Washington Redskins: Lacking the second overall pick thanks to the aforementioned Robert Griffin III trade, the Redskins first pick was 47th overall after trading down with Dallas, where they drafted Stanford outside linebacker/defensive end Trent Murphy. With Brian Orakpo playing out the season on the franchise tag, Murphy will play a backup role this season and possibly step into Orakpo’s starting spot in 2015. Quick off the snap and moving laterally with speed off the edge, Murphy is a relentless pass rusher with a strong lower half that often demanded double teams. His lack of size and average pursuit speed should be covered up as a 3-4 rush linebacker and his selection may signal Washington’s lack of confidence in their ability to re-sign Orakpo, or a lack of desire to do so. With two third-round picks, the Redskins looked to the offensive line with Virginia tackle Morgan Moses and Nebraska guard Spencer Long. Moses dominated the competition at times with his size (6-6, 314) and athleticism, but was also viewed as soft by many, lacking the intensity to finish blocks. Widely expected to go in the second round, Moses presents nice upside in the third. Long’s senior season ended early due to a knee injury but he is a nasty lineman who gets movement in the run game, although he struggles on pulls and with footwork in pass protection. Moses and Long have the potential to start next to each other on the right side in the future, which would be a powerful combination for Alfred Morris to run behind. Fourth-round cornerback Bashaud Breeland is a well-sized defensive back (5-11, 197) with some speed limitations, but is physical with receivers, tackles well and has good instincts. He can be very effective with safety help over the top. Fifth-round pick Ryan Grant was a productive receiver at Tulane but likely won’t be more than a fourth receiver in the NFL at 6-0, 199 pounds with 4.6 speed. His experience as a three-year starter helped him refine his route-running and field awareness, and he has a good shot to stick on the roster. In the sixth round, the Redskins added to their backfield with Baylor running back Lache Seastrunk. Seastrunk is elusive, fast and hit holes quickly but is limited as a receiver and has a tendency to dance. He could be a nice complement to Morris’ skill set if Roy Helu moves on once his contract is up after 2014, but the Redskins would need to find another back to play on passing downs. Seventh-round tight end Ted Bolser has nice size (6-5, 250) but a very average game. He runs good routes but can’t threaten the seam, doesn’t have great size and will drop the occasional pass. Kicker Zach Hocker was also taken in the final round after a strong senior season, but was inconsistent in the three years before that at Arkansas. He has enough leg to make 50-plus yarders in the NFL and be an adequate kickoff man, and should battle incumbent Kai Forbath for the starting job. Washington also added wide receiver Cody Hoffman and running back Silas Redd as undrafted free agents. Hoffman stands 6-4 but suffered a serious drop in production as a senior. His hands and route-running are inconsistent but he fits the jump-ball profile the NFL covets in receivers. Redd had his share of knee problems in college but is a patient cutback runner with excellent vision, similar skills to Morris. If he can prove healthy and regain his burst, he is talented enough to make Washington’s roster.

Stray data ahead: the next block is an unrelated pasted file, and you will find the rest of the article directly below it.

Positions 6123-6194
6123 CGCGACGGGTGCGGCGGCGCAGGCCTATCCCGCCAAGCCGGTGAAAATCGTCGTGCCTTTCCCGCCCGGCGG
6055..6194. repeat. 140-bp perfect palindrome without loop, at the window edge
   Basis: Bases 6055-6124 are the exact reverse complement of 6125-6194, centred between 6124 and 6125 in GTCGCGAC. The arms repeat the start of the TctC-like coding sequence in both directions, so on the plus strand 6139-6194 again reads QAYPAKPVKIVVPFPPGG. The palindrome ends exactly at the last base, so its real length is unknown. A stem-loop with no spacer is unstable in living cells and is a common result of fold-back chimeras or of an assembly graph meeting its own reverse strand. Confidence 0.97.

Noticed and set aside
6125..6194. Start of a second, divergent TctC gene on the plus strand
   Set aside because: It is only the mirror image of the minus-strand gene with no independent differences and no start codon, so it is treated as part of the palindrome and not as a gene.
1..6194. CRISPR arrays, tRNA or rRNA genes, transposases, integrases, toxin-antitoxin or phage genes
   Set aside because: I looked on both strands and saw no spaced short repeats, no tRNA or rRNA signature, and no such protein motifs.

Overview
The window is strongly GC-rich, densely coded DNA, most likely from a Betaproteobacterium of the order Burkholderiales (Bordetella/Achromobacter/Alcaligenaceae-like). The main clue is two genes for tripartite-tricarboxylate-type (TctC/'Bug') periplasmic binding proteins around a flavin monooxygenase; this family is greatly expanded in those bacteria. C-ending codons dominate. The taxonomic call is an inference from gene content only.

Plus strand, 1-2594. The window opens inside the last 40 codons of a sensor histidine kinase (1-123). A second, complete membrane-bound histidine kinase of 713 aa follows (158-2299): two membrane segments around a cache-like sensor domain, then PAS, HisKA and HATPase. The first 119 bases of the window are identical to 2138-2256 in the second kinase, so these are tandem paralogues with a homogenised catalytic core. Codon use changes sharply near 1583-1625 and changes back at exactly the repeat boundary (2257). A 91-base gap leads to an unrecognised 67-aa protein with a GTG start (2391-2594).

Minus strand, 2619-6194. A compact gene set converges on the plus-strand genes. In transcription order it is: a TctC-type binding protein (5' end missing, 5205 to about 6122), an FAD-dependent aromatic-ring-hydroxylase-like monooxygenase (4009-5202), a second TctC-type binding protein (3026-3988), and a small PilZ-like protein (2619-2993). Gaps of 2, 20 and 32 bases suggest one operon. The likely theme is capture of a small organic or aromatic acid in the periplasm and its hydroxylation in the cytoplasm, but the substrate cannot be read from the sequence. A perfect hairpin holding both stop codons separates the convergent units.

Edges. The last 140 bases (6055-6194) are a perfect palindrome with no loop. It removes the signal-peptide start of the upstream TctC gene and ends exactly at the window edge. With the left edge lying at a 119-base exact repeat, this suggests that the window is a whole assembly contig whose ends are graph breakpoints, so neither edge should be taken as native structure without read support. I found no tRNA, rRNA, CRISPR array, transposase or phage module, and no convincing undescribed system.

Grade C+ While the Redskins actually did a nice job with the picks they had, their lack of a first-round pick definitely affects this grade. Add a player Greg Robinson to this draft haul and I’d give it at least a B, but credit the Redskins for making solid picks when they had them. Murphy, Moses, Long and Breeland could all be starting by 2015, while their later picks could make the team and contribute. Hoffman and Redd were low-risk, high-reward signings in free agency who have the potential to stick on the depth chart.